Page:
Dealing with insubordination is something that you might run into as a frontline supervisor, manager, or even as an executive. We're going to look at what it insubordination, and what should you do about it when you do encounter it? Insubordination can be defined really, in two different ways. Number one is it can be a work refusal, that is, you ask me to do something as the boss, and I either don't do it, or and by the way, I could refuse to your face. In other words, there's no way in heck I'm going to go ahead and do that. That's obviously blatant Insubordination.
Then there's also the person just doesn't do what you've asked them to do, but they don't tell they're not going to do it, they just don't do it. Finally, third would be that they take an extraordinarily unreasonable amount of time to do what you've asked them to do.
That would be actually not doing something that you've assigned to a person. That is insubordination. The second type of insubordination though, isn't so much a work refusal, it's the disrespectful conduct. If you have an employee that tells their boss to go to heck or worse, curses and swears, is disrespectful to the leader, that is also insubordination. If that happens, a couple things need to happen.
First of all, if you as a leader just put up with it or condone it, it's probably going to get worse and worse over time, so you're going to have to actually step up and be very direct to the person and say, "I've asked you, or I've assigned you a work task," or, "when you speak to me like that, that is insubordination. That is unacceptable conduct. You have a choice right now. You can apologize, you can reform your behavior, or this is going to become a disciplinary situation." Leaders do not have to put up with that kind of conduct from their teams.
On the flip side of that, I just want to be direct with you. You as a leader have to watch that you're not being overly disrespectful or almost insubordinate to your people. Technically that's not insubordination, but it is just good leadership behavior to make sure that you're not using profane language or being disrespectful to your team. If you set a high standard in terms of your own conduct, if your team then treats you that way, you can then talk to them about that being insubordination. The problem if you never say anything about insubordinate behavior, is it starts to set the standard in your team, and different people will just not do what you've asked them to do, and then what you'll do is you'll take that job assignment and give it to somebody else who's more cooperative.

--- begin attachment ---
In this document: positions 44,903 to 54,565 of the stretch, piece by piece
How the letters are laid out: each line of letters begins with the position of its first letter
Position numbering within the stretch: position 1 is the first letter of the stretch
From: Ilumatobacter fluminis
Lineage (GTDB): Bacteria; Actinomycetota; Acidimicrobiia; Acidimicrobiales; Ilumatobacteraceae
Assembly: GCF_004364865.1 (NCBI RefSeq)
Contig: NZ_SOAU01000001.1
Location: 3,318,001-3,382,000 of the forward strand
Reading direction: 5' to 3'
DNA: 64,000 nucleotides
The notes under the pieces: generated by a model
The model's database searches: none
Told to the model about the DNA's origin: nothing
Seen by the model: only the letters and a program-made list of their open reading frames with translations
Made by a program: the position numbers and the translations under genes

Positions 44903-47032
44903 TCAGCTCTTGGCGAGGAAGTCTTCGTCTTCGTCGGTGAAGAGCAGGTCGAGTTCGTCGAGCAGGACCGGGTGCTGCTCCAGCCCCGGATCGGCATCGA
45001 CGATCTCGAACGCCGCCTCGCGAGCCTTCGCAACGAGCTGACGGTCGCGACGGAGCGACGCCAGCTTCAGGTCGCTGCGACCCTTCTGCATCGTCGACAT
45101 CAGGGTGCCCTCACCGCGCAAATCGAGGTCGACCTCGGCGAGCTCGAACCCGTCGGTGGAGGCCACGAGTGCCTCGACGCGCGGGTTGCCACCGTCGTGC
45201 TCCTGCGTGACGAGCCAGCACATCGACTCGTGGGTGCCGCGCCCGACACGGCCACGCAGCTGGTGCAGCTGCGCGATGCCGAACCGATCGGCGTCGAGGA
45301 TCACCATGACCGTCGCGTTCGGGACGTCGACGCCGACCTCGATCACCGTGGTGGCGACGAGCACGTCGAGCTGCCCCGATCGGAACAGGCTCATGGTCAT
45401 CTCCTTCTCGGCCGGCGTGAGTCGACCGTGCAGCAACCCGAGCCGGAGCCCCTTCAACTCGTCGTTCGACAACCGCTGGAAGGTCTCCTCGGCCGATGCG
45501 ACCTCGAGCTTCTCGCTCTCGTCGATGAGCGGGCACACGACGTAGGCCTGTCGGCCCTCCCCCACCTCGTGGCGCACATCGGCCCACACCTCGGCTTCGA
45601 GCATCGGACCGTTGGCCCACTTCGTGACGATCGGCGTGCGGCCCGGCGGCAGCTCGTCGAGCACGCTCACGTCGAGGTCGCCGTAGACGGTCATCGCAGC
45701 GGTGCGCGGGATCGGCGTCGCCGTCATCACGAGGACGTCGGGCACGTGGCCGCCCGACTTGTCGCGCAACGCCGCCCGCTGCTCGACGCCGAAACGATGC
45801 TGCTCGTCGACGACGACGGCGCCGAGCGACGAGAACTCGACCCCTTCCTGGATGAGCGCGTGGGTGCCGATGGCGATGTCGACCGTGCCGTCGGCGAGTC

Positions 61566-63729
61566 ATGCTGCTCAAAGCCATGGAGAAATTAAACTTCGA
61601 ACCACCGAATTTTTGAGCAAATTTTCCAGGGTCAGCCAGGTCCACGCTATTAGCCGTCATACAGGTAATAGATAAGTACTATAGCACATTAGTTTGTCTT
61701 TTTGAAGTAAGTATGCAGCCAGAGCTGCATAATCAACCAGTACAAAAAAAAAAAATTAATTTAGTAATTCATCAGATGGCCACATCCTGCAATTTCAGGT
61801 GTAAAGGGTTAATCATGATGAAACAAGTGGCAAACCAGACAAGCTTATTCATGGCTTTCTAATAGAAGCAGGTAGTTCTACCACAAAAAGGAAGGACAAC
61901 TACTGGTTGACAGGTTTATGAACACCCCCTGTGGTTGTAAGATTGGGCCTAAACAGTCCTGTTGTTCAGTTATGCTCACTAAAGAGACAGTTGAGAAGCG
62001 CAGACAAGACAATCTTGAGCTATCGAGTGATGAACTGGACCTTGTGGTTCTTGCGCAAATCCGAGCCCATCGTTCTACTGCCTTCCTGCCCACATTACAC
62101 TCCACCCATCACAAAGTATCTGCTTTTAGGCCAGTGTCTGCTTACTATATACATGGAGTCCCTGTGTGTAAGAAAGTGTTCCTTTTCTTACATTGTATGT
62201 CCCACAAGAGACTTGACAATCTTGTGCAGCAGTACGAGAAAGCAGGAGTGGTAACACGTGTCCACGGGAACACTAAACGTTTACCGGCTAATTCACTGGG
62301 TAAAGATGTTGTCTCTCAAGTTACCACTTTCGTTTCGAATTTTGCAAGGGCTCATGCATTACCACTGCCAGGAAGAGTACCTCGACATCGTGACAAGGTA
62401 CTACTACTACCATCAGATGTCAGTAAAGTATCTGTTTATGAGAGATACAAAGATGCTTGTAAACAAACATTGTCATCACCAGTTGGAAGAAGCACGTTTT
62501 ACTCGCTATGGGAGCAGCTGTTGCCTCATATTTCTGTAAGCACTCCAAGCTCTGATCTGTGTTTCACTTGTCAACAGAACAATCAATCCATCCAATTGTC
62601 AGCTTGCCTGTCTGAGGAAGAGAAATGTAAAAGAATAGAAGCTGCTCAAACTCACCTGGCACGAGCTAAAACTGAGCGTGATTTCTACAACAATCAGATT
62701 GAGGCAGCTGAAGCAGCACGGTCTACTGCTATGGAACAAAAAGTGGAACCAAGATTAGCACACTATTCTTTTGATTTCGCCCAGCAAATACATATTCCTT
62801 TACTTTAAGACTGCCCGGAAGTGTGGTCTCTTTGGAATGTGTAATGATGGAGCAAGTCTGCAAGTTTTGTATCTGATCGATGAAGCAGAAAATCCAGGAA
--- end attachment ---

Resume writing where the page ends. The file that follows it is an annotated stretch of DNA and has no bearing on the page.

Meanwhile, that person says, "See, I don't have to do the same work as other people." Insubordination is not something you want to tolerate as a leader, and of course, like any disciplinary situation, you're going to need to go and talk to human resources to get them on side, or to your manager. And again, if they just say, "Oh maybe that's just the person being themselves," just say, "Hey, I'm just sick of that, I'm sick of that behavior. It needs to change. I want to confront it. I want to correct, and I want to change it." Remember, your job as a leader is not to be a chief punisher. Your job is to correct behaviors, to get people to meet your expectations.
If possible, don't go accusational, don't start yelling and screaming at the person, stay calm, because you're talking to them about their behavior. You want to make sure your behavior is setting the standard, so stay calm, discuss it with them, say, "Hey I can't have you refuse to do the work that I've assigned you. I can't have you talk to me or others disrespectfully, so what I need you to do is to be the great employee I know you can be, and meet the expectations from a behavior standpoint."
By dealing with insubordination it's just one of the challenges you can run into as a leader, and or course, if we can be of any assistance on site doing one of our leadership workshops, or maybe having you subscribe to our online learning library or video subscription service, or just buying some of our books for your frontline team, you can do that on our website at frontlineleadership.com, and if you want to join in with other like-minded supervisors, managers, and executives, you could sign up on our Facebook page, which is Frontline Leader.